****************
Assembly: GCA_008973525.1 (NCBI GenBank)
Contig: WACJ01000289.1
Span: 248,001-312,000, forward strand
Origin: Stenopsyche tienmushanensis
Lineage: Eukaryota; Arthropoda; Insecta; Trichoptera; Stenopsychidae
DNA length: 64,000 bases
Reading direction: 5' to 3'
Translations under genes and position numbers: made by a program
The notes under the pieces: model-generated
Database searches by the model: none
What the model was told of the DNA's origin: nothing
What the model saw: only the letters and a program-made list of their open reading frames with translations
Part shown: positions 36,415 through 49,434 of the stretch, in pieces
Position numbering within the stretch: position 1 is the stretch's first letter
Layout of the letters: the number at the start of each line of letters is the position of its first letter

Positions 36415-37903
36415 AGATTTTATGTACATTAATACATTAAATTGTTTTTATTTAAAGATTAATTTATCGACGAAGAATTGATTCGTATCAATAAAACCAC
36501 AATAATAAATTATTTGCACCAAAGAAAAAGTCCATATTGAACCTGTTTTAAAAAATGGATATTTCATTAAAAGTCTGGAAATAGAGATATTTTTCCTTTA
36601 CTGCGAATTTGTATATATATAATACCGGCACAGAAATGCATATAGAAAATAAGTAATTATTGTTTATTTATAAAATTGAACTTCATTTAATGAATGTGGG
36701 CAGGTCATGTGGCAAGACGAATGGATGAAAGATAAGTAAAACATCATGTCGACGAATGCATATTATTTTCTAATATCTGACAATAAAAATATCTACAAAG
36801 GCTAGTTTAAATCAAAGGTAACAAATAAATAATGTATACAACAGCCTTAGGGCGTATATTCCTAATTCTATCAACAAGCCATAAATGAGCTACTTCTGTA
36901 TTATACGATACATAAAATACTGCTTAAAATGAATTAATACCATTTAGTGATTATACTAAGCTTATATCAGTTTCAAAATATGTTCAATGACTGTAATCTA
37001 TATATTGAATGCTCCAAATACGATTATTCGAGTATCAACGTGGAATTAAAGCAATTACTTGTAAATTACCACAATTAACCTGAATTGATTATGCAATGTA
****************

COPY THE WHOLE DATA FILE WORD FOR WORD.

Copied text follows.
Assembly: GCA_008973525.1 (NCBI GenBank)
Contig: WACJ01000289.1
Span: 248,001-312,000, forward strand
Origin: Stenopsyche tienmushanensis
Lineage: Eukaryota; Arthropoda; Insecta; Trichoptera; Stenopsychidae
DNA length: 64,000 bases
Reading direction: 5' to 3'
Translations under genes and position numbers: made by a program
The notes under the pieces: model-generated
Database searches by the model: none
What the model was told of the DNA's origin: nothing
What the model saw: only the letters and a program-made list of their open reading frames with translations
Part shown: positions 36,415 through 49,434 of the stretch, in pieces
Position numbering within the stretch: position 1 is the stretch's first letter
Layout of the letters: the number at the start of each line of letters is the position of its first letter

Positions 36415-37903
36415 AGATTTTATGTACATTAATACATTAAATTGTTTTTATTTAAAGATTAATTTATCGACGAAGAATTGATTCGTATCAATAAAACCAC
36501 AATAATAAATTATTTGCACCAAAGAAAAAGTCCATATTGAACCTGTTTTAAAAAATGGATATTTCATTAAAAGTCTGGAAATAGAGATATTTTTCCTTTA
36601 CTGCGAATTTGTATATATATAATACCGGCACAGAAATGCATATAGAAAATAAGTAATTATTGTTTATTTATAAAATTGAACTTCATTTAATGAATGTGGG
36701 CAGGTCATGTGGCAAGACGAATGGATGAAAGATAAGTAAAACATCATGTCGACGAATGCATATTATTTTCTAATATCTGACAATAAAAATATCTACAAAG
36801 GCTAGTTTAAATCAAAGGTAACAAATAAATAATGTATACAACAGCCTTAGGGCGTATATTCCTAATTCTATCAACAAGCCATAAATGAGCTACTTCTGTA
36901 TTATACGATACATAAAATACTGCTTAAAATGAATTAATACCATTTAGTGATTATACTAAGCTTATATCAGTTTCAAAATATGTTCAATGACTGTAATCTA
37001 TATATTGAATGCTCCAAATACGATTATTCGAGTATCAACGTGGAATTAAAGCAATTACTTGTAAATTACCACAATTAACCTGAATTGATTATGCAATGTA